From all of our advice so far, you should expect to play hundreds of games to truly understand your own playing style and how to read other people’s. However, this type of feat will come at a cost, the genuine cost of money. Before you get too excited and start getting into loads of tables, you need to give yourself a spending limit. This spending limit cannot just be how much you can spend on the table, but how much you can gamble in a day or week, or month.
Whatever limits you give yourself, be sure that they are realistic and do not harm your financial obligations. Then you need to stick to this limit. Never go beyond it.
Even if you find yourself on a winning streak, do not spend more than your limit. Professional gamblers always have financial advisors on their teams to help them set back when they are on a roll. The thrill can be so intense that the desire to keep playing could help you lose everything. So instead, plan ahead.
A very common way to manage your bankroll is to set spending limits and winning caps. For example, in your low-stakes bet, you might have a spending limit of $50, which you can use for a month. In the month, you might win money and add it to your kitty, or you might lose money from your kitty. If you reach $0, you cannot add more money into the pot bankroll until your next payday, however, if you reach $100, you can take out $50 and put it into something fun or sensible in your life (like savings or a new game).
When the next month comes along, you can top up your bankroll to reach $50 again, so you always start off with the same amount. This could mean topping up by $5 or topping up by $40.
Although this type of management is commonplace, it is still only an example. Knowing your own finances, create a management style that will realistically and actively help you keep in control.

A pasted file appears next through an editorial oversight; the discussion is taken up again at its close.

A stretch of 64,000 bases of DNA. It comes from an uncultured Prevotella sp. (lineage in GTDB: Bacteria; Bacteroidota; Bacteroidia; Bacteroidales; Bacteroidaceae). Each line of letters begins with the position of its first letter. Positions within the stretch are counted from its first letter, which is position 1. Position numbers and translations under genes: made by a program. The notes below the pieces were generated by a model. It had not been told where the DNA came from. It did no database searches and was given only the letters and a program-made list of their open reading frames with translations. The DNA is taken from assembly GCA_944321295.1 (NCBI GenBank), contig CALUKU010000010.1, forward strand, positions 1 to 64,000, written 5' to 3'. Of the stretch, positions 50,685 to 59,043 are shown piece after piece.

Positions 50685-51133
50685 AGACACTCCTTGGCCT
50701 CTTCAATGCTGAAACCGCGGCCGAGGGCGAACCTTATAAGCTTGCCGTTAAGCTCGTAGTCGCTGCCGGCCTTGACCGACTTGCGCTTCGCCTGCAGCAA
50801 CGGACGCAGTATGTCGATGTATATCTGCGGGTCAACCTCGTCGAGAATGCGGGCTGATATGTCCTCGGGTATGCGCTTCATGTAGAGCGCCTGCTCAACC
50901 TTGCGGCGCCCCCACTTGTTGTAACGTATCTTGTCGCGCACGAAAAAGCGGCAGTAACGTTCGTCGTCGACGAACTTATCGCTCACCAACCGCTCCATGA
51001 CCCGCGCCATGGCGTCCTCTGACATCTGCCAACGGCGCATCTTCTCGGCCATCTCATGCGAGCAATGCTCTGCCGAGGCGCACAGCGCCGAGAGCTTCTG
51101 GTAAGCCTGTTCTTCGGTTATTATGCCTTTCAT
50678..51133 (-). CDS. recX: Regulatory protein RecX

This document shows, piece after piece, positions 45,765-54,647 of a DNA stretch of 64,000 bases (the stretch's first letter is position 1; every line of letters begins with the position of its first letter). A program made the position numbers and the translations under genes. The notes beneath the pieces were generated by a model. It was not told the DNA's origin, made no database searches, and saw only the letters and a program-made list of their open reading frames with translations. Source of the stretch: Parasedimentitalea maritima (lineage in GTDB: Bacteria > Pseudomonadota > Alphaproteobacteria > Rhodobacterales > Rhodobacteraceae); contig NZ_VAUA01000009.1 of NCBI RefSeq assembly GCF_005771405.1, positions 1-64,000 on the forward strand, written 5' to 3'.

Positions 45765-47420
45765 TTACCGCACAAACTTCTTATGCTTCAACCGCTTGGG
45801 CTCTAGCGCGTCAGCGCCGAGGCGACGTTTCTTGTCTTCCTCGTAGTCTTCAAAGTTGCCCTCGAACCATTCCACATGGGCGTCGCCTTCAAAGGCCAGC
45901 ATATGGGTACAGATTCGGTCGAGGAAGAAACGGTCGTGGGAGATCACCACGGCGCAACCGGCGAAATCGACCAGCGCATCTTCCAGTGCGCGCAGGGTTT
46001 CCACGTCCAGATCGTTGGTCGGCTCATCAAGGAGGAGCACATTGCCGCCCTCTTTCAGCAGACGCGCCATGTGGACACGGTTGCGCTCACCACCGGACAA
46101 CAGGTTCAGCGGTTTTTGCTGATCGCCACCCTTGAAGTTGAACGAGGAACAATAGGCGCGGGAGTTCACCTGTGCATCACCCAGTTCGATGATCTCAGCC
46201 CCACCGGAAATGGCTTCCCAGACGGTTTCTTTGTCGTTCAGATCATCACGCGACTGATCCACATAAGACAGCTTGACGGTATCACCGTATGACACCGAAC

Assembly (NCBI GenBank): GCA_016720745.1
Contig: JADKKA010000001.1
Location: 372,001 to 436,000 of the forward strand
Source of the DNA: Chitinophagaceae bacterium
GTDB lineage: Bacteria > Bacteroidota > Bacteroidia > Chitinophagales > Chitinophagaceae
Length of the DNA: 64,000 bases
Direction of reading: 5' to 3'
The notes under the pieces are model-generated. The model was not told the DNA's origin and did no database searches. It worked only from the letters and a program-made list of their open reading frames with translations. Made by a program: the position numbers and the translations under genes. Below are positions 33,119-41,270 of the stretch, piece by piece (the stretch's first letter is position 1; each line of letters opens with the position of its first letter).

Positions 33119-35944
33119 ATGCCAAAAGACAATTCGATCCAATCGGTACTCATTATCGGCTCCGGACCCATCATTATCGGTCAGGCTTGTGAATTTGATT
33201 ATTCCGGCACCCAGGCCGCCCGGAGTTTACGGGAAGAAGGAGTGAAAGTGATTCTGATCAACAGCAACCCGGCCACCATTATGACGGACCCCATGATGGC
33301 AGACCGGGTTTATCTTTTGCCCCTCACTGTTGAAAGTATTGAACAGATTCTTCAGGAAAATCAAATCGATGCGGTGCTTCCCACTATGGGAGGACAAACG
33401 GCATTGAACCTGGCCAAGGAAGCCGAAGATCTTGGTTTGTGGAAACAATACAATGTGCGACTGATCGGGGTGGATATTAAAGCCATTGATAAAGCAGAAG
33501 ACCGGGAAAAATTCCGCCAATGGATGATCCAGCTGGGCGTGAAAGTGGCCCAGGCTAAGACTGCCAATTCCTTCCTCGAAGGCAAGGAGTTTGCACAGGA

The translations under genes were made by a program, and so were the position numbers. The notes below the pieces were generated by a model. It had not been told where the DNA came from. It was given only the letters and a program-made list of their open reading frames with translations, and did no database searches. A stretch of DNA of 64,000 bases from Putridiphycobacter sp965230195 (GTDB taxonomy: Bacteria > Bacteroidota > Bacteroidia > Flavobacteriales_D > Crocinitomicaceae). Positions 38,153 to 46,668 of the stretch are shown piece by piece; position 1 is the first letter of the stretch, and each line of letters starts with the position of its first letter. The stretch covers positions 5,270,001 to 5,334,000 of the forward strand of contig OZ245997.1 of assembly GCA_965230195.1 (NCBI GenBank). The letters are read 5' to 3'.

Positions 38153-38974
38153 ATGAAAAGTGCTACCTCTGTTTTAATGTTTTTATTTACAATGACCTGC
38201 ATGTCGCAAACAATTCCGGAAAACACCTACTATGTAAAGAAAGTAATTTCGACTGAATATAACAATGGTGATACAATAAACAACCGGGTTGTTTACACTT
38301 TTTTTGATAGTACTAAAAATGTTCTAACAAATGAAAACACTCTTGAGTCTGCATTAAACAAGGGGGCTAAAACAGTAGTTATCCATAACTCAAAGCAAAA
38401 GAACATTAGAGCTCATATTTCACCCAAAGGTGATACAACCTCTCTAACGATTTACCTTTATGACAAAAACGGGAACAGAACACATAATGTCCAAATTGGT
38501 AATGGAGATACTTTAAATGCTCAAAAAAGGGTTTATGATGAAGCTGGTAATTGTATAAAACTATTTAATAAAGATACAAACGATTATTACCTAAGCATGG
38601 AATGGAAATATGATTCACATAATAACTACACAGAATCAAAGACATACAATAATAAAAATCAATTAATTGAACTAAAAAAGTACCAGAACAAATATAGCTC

12. Set Aside Money In Case of a Losing Streak
Using the previous step as an example, you should hopefully be settled and prepared for when you start on a losing streak. Although no one can win every single poker game, a lot of people can lose every one they play. Keeping your money limited to a small pocket allows you to stay financially stable even when luck is against you.
Realistically there are two options available to you when you are on a losing streak. You can either stop playing and admit defeat, or you can keep playing until your money runs out.
If you have a managed fund like we talked about before. Then playing until you reach $0 isn’t the worst thing in the world. However, If you already managed to push your kitty into the $200, seeing it reach $0 can be gut retching. You have to decide if getting away before you hit zero is a better option than letting the money run out.
Whatever you do, be sure to figure out why you are losing so much. Research other strategies, see if you need to drop down a league, and ask your friends for feedback.
13. Learn The Game Theory Optimal (GTO)
GTO is a playing strategy that is designed to help you win. The idea is that you learn to play the perfect game of poker so that when the other players make mistakes, the only person it will benefit is you.
This game style is very different to the Expected Value method we spoke about before, as it instead uses bluffing or semi-bluffing to help with the strategy.
The method around Game Theory Optimal is detailed and difficult, which is why you should only attempt it after understanding and utilizing the Expected Value method.
If you learn this method, we recommend you practice in low stakes or practice rounds before raising the bets. This is so you can learn to calculate the hands in front of you before playing against people with more stamina and quicker movements.